Sussex County buys four parcels, including prominent Lewes-area farm, for preservation

Georgetown, Del., June 21, 2022: Sussex County will keep a little more land in its landscape, thanks to the permanent protection of more than 150 acres in southern Delaware.

County officials on Tuesday, June 21, 2022, announced a series of open space purchases that will protect four parcels in eastern and central Sussex, where the landscape is under increased pressure from residential development. In total, the purchases will cost more than $5 million and preserve in perpetuity 151 acres of agricultural and wooded lands, including a portion of the prominent Lewes-area Hopkins Farm. Funding comes from County reserves, specifically savings realized through the County’s portion of Delaware’s realty transfer tax.

It is the latest effort by the County government in recent years to build the area’s open space inventory, often through partnerships, either through the purchase of development rights or by buying land outright. In the purchases announced, the County will own the acres acquired, but task the non-profit Sussex County Land Trust to assist in managing some of the future assets.

“This latest round shows the County Council’s commitment to land preservation, in terms of the significance of the dollars spent to the number of acres preserved,” County Administrator Todd F. Lawson said. “The public has called on us to do more to protect what makes Sussex County special, and these acquisitions that we announce today answer that call in a very big way.”

The properties the County has settled on include:

  • Fifty-one acres known as the Hopkins Preserve, along Sweetbriar Road, just north of U.S. 9, outside Lewes, for a price of $1.5 million. The property owner, fourth-generation farmer Walter Hopkins and his family, discounted the sale price by 50 percent in exchange for the parcel being used at a later time as open space and a recreational amenity, specifically as part of a trailhead that will be developed and managed by the Sussex County Land Trust for the still-under-construction Georgetown to Lewes Trail;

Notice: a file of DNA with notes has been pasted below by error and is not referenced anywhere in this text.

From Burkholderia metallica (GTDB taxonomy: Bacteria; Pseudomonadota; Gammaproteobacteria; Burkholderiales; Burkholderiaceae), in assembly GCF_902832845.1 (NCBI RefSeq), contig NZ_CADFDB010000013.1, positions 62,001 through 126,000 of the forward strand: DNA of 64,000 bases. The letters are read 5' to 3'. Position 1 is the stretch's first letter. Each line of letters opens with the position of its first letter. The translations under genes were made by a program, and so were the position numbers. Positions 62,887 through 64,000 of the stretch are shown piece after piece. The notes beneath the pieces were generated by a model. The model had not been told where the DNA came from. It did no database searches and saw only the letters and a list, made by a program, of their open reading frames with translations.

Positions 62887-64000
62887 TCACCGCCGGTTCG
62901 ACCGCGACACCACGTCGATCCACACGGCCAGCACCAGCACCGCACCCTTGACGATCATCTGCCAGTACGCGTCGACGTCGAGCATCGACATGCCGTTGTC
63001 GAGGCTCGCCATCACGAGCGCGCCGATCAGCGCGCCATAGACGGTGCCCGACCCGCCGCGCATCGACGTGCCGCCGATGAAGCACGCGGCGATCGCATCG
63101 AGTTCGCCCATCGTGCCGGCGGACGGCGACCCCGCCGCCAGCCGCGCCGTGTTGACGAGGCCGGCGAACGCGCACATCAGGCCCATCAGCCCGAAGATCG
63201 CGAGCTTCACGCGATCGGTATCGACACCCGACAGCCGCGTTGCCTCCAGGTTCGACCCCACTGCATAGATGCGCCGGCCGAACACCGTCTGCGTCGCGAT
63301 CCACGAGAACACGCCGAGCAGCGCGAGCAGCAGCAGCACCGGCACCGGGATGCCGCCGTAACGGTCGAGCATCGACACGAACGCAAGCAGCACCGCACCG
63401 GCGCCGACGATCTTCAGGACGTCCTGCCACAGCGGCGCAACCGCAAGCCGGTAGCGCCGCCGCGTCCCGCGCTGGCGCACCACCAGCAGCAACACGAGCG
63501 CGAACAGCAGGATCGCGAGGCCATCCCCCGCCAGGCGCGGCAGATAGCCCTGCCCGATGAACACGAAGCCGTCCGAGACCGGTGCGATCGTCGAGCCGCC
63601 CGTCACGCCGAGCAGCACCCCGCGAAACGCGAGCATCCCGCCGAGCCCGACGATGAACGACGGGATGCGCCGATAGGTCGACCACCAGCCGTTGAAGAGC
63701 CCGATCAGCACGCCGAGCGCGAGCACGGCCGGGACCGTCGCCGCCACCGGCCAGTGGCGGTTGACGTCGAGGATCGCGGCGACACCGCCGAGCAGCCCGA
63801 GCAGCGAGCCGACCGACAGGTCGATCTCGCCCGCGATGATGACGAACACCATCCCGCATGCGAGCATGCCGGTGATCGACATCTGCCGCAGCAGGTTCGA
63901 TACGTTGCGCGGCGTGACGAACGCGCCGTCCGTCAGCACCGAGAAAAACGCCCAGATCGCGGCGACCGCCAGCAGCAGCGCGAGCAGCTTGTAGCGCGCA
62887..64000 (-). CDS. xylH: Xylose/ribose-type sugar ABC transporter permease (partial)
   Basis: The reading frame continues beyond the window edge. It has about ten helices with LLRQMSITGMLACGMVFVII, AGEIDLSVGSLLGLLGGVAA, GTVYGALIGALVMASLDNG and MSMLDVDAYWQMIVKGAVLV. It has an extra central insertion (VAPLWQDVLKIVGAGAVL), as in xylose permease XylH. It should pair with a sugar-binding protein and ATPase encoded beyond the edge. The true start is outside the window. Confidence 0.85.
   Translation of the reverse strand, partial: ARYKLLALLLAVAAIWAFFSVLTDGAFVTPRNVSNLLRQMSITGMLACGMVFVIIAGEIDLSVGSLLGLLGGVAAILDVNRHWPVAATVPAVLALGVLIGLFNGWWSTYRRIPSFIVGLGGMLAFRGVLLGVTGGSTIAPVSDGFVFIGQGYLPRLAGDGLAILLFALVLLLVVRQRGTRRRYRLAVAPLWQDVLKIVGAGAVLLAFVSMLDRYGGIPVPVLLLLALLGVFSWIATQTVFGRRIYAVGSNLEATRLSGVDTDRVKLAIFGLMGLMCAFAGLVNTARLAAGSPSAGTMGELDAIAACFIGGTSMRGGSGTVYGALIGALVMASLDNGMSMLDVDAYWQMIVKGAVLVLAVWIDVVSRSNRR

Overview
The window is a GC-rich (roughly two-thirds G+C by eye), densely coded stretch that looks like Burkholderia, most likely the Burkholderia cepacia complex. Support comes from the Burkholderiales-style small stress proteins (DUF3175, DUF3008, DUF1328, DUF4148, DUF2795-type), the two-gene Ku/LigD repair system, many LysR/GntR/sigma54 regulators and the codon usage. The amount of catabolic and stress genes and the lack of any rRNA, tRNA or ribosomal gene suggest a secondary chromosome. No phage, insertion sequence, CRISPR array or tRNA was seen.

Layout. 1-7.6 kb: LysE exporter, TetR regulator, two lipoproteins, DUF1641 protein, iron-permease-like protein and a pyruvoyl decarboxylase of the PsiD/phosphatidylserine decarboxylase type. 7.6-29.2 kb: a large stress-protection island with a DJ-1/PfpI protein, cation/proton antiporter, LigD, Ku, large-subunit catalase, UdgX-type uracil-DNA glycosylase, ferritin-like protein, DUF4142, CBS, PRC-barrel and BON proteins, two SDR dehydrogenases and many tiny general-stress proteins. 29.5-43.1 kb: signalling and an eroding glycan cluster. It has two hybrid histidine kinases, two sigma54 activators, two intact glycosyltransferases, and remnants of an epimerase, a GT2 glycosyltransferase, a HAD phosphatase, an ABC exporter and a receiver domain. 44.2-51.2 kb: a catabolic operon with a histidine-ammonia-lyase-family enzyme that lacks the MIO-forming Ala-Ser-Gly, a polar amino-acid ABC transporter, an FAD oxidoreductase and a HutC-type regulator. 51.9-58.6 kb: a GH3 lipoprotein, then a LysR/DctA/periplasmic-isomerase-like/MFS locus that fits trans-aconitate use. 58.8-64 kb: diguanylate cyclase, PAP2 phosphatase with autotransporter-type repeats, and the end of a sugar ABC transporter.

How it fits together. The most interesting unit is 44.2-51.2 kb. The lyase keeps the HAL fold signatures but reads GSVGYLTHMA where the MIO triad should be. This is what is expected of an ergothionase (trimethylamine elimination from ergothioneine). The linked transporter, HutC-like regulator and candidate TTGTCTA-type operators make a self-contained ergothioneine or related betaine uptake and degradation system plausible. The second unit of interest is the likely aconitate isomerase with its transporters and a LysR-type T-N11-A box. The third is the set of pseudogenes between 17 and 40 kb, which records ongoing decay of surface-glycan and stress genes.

• Forty-seven acres known as the Jones Family tract, at a cost of $650,000, located off Conaway Road adjacent to the State-owned Midlands Wildlife Area, west of Millsboro;
  • Forty acres, named the Dawson Bros. tract, for a price of $2.5 million, located along the southside of Del. Route 24, near the Nanticoke Indian Center, east of Millsboro;
  • Thirteen acres, for a sale price of $400,000, adjoining a larger parcel acquired by the County in 2020 and collectively known as the Dorman Family Farm Preserve, located along Herring Creek and Sarah Run, near Angola.

County officials highlighted the purchases as important pieces in the overall preservation puzzle, noting that it takes a cooperative effort among landowners, government officials, non-profit groups and others – especially in an era of soaring land prices – to make such important gains.

“It takes all of us working together to achieve that,” Council President Michael H. Vincent said. “In the end, it means a more preserved natural landscape, better protected habitat, improved water quality, and an enhanced way of life for Sussex County. That’s what the public wants.”

Hopkins said working with the County and the Land Trust to preserve his family farm was as much about giving something back to the community as it was to ensure agriculture’s legacy.

“Preserving this land and opening it to the public is the right thing to do,” Mr. Hopkins said. “Extending the adjacent bike trail around the property; forging extensive walking trails through the meadows and woodland; enhancing the wildlife habitat; encouraging the planting and growth of local flora – this is what I see for the property, and I look forward to the County and the Land Trust working together to bring that dream to fruition. This is truly a wonderful opportunity for the residents and visitors of Sussex County to enjoy for generations to come.”

SCLT officials said the public is looking to the stakeholders involved to produce tangible results, and initiatives like this go a long way to satisfying the community’s expectations.

“It’s one thing to buy the land. It’s something else to have a plan that guarantees the public’s access and ability to enjoy that land,” said Mark Chura, executive director of the Land Trust. “We look forward to carrying out our mission – and to realizing the vision of benefactors like the Hopkins family – so that our posterity can reap the rewards of the investments made today.”


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